Montana (MT) Buyers Agent

Buyers Agents - Real Estate Professionals listed by town.

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You want the best - the best doctor, the best lawyer, the best dentist. You seek recommendations from family, friends, and co-workers - the people you trust. It stands to reason that you would seek the best Buyers Agents agent to assist you with your largest financial transaction. 

In an effort to insure that only the best Buyers Agents are granted links, we require the following:

  • Full time Realtor®.

  • Minimum of five years experience.

  • Holders of advanced, industry recognized designations.

  • Informative web site.

  • Daily response to emails.

The purpose of this site is to provide you with a link to a top Buyers Agent in the town of your choice. When a Buyers Agent requests a link on this site we utilize industry publications to verify their experience and qualifications. If the Buyers Agent meets our requirements, a link is provided. We screen - you decide. Your name and contact information is not required. You will not be contacted by anyone without your permission. 

To find a Buyers Agent in the town where you are locating, click on the first letter of that town. A new window will open. To return to this site, close the open windows.  


General Facts

For Montana

Montana Buyers Agents - homes for sale
Median Household Income: $ 33,018
Income (w/ Children): $ 46,593
Population: 880,453
Land Area: 145,566 Square Miles
Population Density: 6 Persons per Square Mile
Nickname: Treasure State
Capital: Helena
Date of Statehood: November 8, 1889
State Bird: Western Meadowlark
State Flower: Bitterroot
State Tree: Ponderosa Pine

Montana is located in the western United States, the northernmost of the Rocky Mountain states. Montana is called the Treasure State because of its mineral wealth. The name Montana comes from the Spanish word meaning "mountainous" and was first used when the area was designated a territory in 1864. Montana entered the Union on November 8, 1889, as the 41st state. Helena is the capital. Billings is the largest city.

Although many people consider Montana completely mountainous, two-thirds of the state is part of the Great Plains. From the majestic peaks of Glacier National Park in the northwest to the comparatively level terrain near the eastern border the Montana landscape is one of great beauty, an ever-changing panorama of forest and prairie, highland and broad valley.

Montana’s history has been turbulent. The region experienced an early and active fur-trading era. With the discovery of gold it developed a vigorous and wealthy mining frontier and later saw a brief but exciting period of the open-range cattle industry. Eventually, dryland and irrigated agriculture spread into many parts of the state. Today despite the arrival of urbanization and modern society, much of the old flavor of the frontier West survives in Montana.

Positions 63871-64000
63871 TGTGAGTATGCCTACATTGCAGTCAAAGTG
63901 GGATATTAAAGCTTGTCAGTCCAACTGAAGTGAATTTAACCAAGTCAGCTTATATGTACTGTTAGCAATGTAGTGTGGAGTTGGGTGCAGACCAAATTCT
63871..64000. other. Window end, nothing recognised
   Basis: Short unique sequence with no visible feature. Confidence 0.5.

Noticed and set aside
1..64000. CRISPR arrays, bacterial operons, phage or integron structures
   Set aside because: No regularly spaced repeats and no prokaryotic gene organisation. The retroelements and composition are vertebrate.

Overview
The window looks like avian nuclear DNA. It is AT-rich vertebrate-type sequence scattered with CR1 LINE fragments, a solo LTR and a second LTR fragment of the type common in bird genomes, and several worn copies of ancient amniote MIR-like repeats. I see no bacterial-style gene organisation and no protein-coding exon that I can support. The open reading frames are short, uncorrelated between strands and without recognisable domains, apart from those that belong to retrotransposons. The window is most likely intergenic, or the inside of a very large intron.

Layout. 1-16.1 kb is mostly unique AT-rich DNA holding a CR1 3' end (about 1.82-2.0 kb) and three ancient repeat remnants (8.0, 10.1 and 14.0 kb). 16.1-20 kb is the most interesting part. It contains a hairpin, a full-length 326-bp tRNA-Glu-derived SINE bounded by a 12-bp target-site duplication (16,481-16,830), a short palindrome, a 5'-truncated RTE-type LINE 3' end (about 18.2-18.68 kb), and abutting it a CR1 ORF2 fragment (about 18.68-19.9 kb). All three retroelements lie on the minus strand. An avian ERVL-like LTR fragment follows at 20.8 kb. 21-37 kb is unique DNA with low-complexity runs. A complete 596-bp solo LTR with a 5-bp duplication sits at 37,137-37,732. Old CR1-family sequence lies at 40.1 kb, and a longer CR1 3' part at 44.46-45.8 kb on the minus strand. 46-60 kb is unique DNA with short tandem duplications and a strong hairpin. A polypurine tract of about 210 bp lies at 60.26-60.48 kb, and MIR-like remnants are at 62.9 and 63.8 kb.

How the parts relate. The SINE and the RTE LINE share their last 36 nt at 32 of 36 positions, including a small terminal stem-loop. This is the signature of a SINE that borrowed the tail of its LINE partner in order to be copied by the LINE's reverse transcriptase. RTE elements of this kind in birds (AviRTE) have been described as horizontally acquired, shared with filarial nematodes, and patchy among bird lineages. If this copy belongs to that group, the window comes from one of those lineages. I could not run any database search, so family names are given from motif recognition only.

Montana is bounded on the north by the Canadian provinces of British Columbia, Alberta, and Saskatchewan; on the east by North Dakota and South Dakota; on the south by Wyoming and Idaho; and on the west by Idaho. Montana is the nation’s fourth largest state, covering 147,046 square miles, including 1,490 square miles of inland waters. The land area of Montana is more than three times that of Pennsylvania and about the same as that of Iowa, Illinois, and Indiana combined. The state’s extreme dimensions are 321 miles from north to south and 545 miles from east to west. The mean elevation is about 3400 feet.

Climatic regions in Montana coincide roughly with the two major physiographic regions. In western Montana, as compared with the eastern plains area, winters tend to be milder while summers are cooler. Precipitation is more evenly distributed throughout the year in the west, and it is cloudier and somewhat more humid in all seasons. In addition, the growing season is shorter in the west, where some intermountain areas experience only 50 to 100 days without frost a year. Eastern Montana has colder winters, warmer summers, less cloudiness, the heaviest precipitation in late spring and early summer, and considerably higher average wind velocities. Frost-free periods in the east and in the state’s low-lying river valleys range from 120 to 150 days per year.

Climatic extremes in Montana are great. The lowest official temperature on record is -70°, while the warmest is 117°. July mean temperatures range from about 72° in southeastern Montana to about 60° in the higher southwest. January means vary from less than 6° in the northeast to about 24° in the valleys of western Montana.

Most of the eastern plains section and the larger valleys of the west average about 15 inches of precipitation a year, while the higher mountain districts can receive more than 50 inches. Snowfall normally is heaviest in the mountains of the west, with as much as 300 inches falling in some years. Storms of several types occur in Montana. Summer hailstorms may cause severe crop and property damage.